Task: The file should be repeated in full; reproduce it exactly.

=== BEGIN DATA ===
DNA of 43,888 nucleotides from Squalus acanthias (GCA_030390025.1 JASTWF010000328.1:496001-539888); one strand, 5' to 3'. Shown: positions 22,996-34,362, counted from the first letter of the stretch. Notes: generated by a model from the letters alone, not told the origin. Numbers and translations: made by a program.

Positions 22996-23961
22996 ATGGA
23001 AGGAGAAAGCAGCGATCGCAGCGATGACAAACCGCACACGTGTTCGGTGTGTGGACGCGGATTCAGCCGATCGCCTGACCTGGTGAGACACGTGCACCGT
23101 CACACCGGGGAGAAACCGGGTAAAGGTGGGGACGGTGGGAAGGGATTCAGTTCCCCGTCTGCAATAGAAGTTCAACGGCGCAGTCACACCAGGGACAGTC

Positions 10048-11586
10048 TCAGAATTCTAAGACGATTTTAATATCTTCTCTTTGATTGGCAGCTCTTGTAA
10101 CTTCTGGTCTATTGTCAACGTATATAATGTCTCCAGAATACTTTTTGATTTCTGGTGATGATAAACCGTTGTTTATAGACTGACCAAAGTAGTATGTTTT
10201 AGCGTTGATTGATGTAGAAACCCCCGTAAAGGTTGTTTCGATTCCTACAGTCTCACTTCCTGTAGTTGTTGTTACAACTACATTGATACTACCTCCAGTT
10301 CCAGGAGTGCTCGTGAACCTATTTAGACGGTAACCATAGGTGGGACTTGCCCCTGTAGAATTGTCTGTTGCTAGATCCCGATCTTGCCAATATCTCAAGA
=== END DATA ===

DNA of 43,888 nucleotides from Squalus acanthias (GCA_030390025.1 JASTWF010000328.1:496001-539888); one strand, 5' to 3'. Shown: positions 22,996-34,362, counted from the first letter of the stretch. Notes: generated by a model from the letters alone, not told the origin. Numbers and translations: made by a program.

Positions 22996-23961
22996 ATGGA
23001 AGGAGAAAGCAGCGATCGCAGCGATGACAAACCGCACACGTGTTCGGTGTGTGGACGCGGATTCAGCCGATCGCCTGACCTGGTGAGACACGTGCACCGT
23101 CACACCGGGGAGAAACCGGGTAAAGGTGGGGACGGTGGGAAGGGATTCAGTTCCCCGTCTGCAATAGAAGTTCAACGGCGCAGTCACACCAGGGACAGTC

Positions 10048-11586
10048 TCAGAATTCTAAGACGATTTTAATATCTTCTCTTTGATTGGCAGCTCTTGTAA
10101 CTTCTGGTCTATTGTCAACGTATATAATGTCTCCAGAATACTTTTTGATTTCTGGTGATGATAAACCGTTGTTTATAGACTGACCAAAGTAGTATGTTTT
10201 AGCGTTGATTGATGTAGAAACCCCCGTAAAGGTTGTTTCGATTCCTACAGTCTCACTTCCTGTAGTTGTTGTTACAACTACATTGATACTACCTCCAGTT
10301 CCAGGAGTGCTCGTGAACCTATTTAGACGGTAACCATAGGTGGGACTTGCCCCTGTAGAATTGTCTGTTGCTAGATCCCGATCTTGCCAATATCTCAAGA